“I have never seen a movie so intense and liberating before. There wasn’t a single part of it that I didn’t like.”
Chandler Allen’s remarks about Black Panther are powerful, and they don’t stand alone. The newest addition to the Marvel Cinematic Universe (MCU) has been met with wild success, receiving a score of 97 percent on Rotten Tomatoes and sprinting its way to the top of the list of Marvel’s most lucrative films.
The movie is loved by many, but it’s played an especially important role to its black audiences. It’s the first film in the MCU to focus on a black hero, and it proudly bears a cast of color. In the world of pop culture, this is a rarity at best.
“I’ve never seen a movie that embraced African culture as much as Black Panther,” said Allen, a freshman musical theatre major. “I’m African, and it made me feel so in-tune with the culture. There were a lot of genuine African elements, like lip plates and the garments that some characters wore. It’s really important that we’re diverse in culture, and I think Black Panther adds to that.”
The majority of Black Panther is set in Wakanda, a fictional African nation untouched by European civilization and kept a secret from the rest of the world.
“I was really impacted by the value that Wakandans held in their country,” Allen said. “Any one of them would literally die for their people, and I really took that with me. It was inspirational to see how dedicated they all were, how in-tune with one other they were and how much they trusted each other.”
Wakanda also holds a special place in the heart of Jacson Moody, a senior educational studies major at Piedmont College and a lifetime comic book super-fan.
“Wakanda shows what Africa could have been without European colonization,” he said. “That’s something that I really connect to and has always drawn me to Black Panther. Wakanda shows us what we can accomplish without other people getting in our way. It makes us go back to our roots, and it gives us hope.”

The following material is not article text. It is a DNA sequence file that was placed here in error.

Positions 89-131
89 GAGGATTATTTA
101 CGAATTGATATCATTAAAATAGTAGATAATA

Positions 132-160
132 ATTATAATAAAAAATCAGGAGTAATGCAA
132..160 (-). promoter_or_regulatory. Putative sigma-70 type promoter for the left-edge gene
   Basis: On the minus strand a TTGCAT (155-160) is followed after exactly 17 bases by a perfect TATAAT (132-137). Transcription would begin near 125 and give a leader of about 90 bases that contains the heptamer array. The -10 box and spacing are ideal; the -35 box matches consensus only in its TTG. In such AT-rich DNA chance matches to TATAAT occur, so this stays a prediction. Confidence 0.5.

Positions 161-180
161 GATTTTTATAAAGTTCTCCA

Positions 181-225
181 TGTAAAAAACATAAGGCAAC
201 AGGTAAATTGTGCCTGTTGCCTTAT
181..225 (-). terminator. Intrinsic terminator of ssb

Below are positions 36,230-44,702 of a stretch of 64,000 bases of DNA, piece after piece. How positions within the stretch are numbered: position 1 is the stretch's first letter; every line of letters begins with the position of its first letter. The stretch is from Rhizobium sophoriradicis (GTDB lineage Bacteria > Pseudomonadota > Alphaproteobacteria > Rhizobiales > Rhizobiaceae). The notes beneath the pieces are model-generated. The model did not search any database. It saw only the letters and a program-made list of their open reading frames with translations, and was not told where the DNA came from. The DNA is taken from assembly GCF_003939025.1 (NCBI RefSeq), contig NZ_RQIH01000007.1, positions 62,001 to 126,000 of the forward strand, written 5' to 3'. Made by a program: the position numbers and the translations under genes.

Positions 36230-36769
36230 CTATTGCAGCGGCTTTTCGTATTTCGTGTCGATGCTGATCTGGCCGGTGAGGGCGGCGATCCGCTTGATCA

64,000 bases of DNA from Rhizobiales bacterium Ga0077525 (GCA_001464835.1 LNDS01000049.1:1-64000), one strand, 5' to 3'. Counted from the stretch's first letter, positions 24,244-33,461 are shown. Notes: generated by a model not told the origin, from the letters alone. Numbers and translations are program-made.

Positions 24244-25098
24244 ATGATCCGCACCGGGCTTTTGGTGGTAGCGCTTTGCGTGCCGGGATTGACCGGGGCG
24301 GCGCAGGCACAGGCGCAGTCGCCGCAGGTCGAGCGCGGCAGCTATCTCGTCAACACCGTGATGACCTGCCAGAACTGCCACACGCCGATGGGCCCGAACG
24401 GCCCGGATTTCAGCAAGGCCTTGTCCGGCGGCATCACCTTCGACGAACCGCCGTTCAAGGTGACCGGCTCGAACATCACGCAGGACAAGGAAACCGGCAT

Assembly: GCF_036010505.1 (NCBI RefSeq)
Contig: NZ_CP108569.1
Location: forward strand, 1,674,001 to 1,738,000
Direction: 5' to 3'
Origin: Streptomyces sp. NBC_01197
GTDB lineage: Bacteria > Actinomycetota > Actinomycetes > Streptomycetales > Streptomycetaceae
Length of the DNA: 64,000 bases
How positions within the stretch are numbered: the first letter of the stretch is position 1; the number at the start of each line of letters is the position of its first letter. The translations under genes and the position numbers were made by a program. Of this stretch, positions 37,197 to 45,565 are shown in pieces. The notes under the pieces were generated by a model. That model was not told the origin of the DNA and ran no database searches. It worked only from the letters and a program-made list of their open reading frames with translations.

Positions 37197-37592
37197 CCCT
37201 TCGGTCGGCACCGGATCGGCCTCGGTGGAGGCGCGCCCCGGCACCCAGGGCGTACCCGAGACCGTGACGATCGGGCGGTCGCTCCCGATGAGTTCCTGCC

Straying away from the format of Marvel’s typical flick, Black Panther discusses an array of difficult topics that are seldom seen on the big screen. This resonated especially with Dashawn Crawford, a junior theatre for youth and technical theatre double major.
“Black Panther addresses some issues that really aren’t being talking about in other films,” Crawford said. “A large part of the movie focuses on the huge disconnect between Africans and African Americans, and that’s something that a lot of people don’t know about. We should be talking about these things and educating ourselves so that we can work on them. Black Panther handles this conversation so well. This is the first movie that I’ve ever seen twice while it was still in theaters, and I’m probably going to see it a third time.”
Luna Cox, a junior theatre arts and technical theatre double major, has also gone to see the film several times since its release. It’s quickly become her favorite film in the MCU.
“On the basic level, it was empowering to see so many people on screen that look the way I do,” she said. “I think we’ve come to a point in our society where we’ve realized the importance of black representation in the media. What we have yet to really discuss, though, is whether that representation is positive. Sure, I might see a lot more black movies now than when I was young, but the fact of the matter is, half of them are either exploitative Tyler Perry movies or straight-to-DVD films that get no traction. Finally seeing a positive representation of black people – seeing people living proud black lives – that was powerful.”
With the vast level of success that Black Panther has reached, many see the film as a hopeful illustration of what’s possible in the realm of superheroes and the world of filmmaking.
“We’ve been telling ourselves that we need to give things a chance for so long,” Cox said. “Black Panther was a real chance. It was black written, black directed, black produced, black starred. In such a politically tumultuous time, this movie really stands out as a beacon that we are ready for change. That change can be done right. Change can be done honestly, and change can start a conversation that resonates in our daily lives.”